Pharmacists, state court administration enlisted in fight against meth labs

A comprise bill that would allow pharmacists to deny the sale of over-the-counter medicines containing ephedrine or pseudoephedrine was signed into law Monday.

The measure seeks to limit methamphetamine production in the state by targeting the key ingredients used in making the highly-addictive drug. Indiana prosecutors had advocated for cold and allergy medications with ephedrine and pseudoephedrine to be made available only by prescription, but the push failed to gain enough support in the Statehouse.  

Instead, Senate Enrolled Act 80, co-authored by Sens. Randall Head, R-Logansport, and James Merritt, R-Indianapolis, was approved easily in both chambers. While the bill was being debated in the House of Representatives, minority leader Scott Pelath, D-Michigan City, did offer an amendment which would have prohibited a pharmacist from denying a sale based on the customer’s race, religion, color, sex, sexual orientation, gender identity, disability, national origin, veteran status or ancestry. The amendment failed on a 31-to-59 vote.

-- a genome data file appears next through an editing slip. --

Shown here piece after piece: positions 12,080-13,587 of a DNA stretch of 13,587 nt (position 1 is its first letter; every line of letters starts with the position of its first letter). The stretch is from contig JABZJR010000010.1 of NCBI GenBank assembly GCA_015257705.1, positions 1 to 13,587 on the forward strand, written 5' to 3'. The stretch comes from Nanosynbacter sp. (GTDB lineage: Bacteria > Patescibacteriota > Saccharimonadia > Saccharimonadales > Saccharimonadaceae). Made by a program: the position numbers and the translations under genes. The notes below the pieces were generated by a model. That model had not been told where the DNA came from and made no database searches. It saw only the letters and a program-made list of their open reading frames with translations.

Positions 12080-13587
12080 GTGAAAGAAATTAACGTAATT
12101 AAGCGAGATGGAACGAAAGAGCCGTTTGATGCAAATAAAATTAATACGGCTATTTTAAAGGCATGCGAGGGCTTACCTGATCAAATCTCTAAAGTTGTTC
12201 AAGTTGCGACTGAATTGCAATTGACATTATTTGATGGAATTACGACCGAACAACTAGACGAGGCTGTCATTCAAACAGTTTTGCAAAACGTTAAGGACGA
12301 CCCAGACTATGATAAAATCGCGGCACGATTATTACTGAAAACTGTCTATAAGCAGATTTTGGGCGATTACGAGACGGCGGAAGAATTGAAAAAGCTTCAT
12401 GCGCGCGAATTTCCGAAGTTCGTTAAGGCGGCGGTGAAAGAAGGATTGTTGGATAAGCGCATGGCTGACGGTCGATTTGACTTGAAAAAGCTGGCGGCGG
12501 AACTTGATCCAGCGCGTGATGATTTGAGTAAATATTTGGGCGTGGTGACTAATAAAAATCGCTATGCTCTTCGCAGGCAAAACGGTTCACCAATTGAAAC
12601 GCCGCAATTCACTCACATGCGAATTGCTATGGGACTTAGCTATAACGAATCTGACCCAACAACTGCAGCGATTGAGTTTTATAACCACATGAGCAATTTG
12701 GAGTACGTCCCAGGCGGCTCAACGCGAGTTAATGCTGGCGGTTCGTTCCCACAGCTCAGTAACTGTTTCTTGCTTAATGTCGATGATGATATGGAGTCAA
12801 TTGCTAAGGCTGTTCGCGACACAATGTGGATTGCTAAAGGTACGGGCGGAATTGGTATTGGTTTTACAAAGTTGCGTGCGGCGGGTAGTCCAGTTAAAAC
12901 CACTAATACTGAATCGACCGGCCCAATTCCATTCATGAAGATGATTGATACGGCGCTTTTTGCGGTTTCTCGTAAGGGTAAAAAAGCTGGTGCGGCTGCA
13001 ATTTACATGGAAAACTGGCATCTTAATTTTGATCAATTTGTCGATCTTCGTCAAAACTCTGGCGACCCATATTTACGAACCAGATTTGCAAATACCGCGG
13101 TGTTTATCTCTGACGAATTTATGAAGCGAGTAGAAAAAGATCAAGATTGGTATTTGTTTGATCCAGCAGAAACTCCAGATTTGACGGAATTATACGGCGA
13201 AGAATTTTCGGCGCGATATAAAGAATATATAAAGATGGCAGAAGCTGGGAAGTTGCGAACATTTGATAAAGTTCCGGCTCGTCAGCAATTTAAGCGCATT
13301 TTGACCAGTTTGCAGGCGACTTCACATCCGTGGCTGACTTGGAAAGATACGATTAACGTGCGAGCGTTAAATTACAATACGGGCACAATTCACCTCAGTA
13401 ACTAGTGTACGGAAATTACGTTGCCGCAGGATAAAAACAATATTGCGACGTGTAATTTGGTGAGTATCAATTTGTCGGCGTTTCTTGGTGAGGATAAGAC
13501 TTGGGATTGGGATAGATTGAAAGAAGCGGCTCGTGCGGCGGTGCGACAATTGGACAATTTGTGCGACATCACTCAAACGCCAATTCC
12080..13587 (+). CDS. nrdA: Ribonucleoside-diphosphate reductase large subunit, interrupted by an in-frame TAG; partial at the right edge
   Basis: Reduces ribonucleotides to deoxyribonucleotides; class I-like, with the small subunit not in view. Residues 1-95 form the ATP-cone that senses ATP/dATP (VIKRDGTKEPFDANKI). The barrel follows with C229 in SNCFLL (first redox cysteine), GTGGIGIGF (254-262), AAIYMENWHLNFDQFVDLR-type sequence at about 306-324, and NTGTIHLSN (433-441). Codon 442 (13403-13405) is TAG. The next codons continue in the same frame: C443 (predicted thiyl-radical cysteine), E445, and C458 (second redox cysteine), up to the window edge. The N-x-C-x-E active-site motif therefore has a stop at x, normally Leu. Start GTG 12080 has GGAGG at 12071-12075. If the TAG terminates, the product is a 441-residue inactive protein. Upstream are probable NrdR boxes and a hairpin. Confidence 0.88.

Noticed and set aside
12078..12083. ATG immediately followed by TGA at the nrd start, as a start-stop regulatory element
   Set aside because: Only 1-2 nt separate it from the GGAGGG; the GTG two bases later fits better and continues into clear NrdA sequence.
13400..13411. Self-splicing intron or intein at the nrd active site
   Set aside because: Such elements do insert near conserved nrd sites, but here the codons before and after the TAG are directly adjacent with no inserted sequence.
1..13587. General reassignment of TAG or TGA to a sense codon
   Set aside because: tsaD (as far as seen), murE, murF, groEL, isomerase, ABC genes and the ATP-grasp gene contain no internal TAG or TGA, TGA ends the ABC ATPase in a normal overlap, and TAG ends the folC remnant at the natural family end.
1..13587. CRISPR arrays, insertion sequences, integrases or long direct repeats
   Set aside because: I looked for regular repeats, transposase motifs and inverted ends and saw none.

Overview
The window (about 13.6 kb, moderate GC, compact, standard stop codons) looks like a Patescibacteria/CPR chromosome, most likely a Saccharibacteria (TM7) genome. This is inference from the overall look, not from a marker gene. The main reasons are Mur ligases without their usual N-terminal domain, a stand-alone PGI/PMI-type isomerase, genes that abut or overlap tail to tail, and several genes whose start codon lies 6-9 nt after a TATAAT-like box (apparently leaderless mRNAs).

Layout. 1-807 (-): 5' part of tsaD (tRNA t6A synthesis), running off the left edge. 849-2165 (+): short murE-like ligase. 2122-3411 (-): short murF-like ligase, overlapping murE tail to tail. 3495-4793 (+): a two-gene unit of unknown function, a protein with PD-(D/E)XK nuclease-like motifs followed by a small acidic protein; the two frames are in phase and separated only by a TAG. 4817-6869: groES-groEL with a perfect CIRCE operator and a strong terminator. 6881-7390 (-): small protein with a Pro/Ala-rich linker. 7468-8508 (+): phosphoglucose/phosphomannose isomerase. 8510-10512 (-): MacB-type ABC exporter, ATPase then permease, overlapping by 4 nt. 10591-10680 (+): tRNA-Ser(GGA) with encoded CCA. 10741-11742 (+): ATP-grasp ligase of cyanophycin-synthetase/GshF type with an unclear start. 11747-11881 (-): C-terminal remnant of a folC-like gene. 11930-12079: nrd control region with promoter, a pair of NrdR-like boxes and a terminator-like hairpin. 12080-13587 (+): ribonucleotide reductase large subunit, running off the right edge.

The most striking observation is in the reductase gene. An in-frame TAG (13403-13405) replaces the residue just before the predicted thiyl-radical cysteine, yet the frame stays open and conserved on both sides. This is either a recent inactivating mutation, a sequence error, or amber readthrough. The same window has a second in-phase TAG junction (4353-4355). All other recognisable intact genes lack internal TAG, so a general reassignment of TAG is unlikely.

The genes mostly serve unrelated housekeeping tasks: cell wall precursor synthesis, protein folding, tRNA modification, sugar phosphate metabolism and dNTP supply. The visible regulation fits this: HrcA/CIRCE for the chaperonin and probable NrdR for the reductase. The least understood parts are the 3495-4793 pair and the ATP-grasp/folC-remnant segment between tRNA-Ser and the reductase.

Gov. Mike Pence signed the bill along with two other pieces of legislation — SEA 161 and HEA 1157 — aimed at curbing meth labs around the state. He described the three bills as “a positive step in combatting drugs.”

Both SEA 161 and HEA 1157 place a new duty on the Division of State Court Administration. The agency will now be required to report certain methamphetamine-related felonies to the National Precursor Log Exchange (NPLEx) so Appriss, the private company that developed the database, can issue an alert to prevent those individuals from purchasing ephedrine or pseudoephedrine.

“These bills, which I am pleased to sign into law, will make it more difficult for criminals to obtain the materials used in the production of meth,” Pence said in a press release. “It also protects Hoosier consumers who use cold medicines responsibly to treat illness. Our administration will continue to prioritize the issue of drug abuse, and these bills mark a positive step in combatting drugs as it relates specifically to meth.”


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